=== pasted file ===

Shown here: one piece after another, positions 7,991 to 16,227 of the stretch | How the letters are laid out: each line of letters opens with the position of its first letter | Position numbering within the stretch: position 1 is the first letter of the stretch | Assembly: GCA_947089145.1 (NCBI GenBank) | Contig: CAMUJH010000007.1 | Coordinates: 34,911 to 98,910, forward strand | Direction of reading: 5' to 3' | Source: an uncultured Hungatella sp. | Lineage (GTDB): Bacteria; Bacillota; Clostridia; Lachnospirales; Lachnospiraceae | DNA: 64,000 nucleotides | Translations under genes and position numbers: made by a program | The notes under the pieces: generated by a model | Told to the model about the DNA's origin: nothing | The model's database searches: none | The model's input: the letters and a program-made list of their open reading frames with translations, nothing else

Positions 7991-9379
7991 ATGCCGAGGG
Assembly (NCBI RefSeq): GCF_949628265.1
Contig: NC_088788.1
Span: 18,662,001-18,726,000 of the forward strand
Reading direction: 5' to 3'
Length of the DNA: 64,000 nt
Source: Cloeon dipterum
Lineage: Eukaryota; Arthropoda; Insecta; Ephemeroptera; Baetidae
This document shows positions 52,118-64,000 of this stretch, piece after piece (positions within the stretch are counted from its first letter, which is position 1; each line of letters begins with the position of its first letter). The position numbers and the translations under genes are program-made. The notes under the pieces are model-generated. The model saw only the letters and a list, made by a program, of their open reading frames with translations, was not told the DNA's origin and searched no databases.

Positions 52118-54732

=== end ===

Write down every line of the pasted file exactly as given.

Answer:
Shown here: one piece after another, positions 7,991 to 16,227 of the stretch | How the letters are laid out: each line of letters opens with the position of its first letter | Position numbering within the stretch: position 1 is the first letter of the stretch | Assembly: GCA_947089145.1 (NCBI GenBank) | Contig: CAMUJH010000007.1 | Coordinates: 34,911 to 98,910, forward strand | Direction of reading: 5' to 3' | Source: an uncultured Hungatella sp. | Lineage (GTDB): Bacteria; Bacillota; Clostridia; Lachnospirales; Lachnospiraceae | DNA: 64,000 nucleotides | Translations under genes and position numbers: made by a program | The notes under the pieces: generated by a model | Told to the model about the DNA's origin: nothing | The model's database searches: none | The model's input: the letters and a program-made list of their open reading frames with translations, nothing else

Positions 7991-9379
7991 ATGCCGAGGG
Assembly (NCBI RefSeq): GCF_949628265.1
Contig: NC_088788.1
Span: 18,662,001-18,726,000 of the forward strand
Reading direction: 5' to 3'
Length of the DNA: 64,000 nt
Source: Cloeon dipterum
Lineage: Eukaryota; Arthropoda; Insecta; Ephemeroptera; Baetidae
This document shows positions 52,118-64,000 of this stretch, piece after piece (positions within the stretch are counted from its first letter, which is position 1; each line of letters begins with the position of its first letter). The position numbers and the translations under genes are program-made. The notes under the pieces are model-generated. The model saw only the letters and a list, made by a program, of their open reading frames with translations, was not told the DNA's origin and searched no databases.

Positions 52118-54732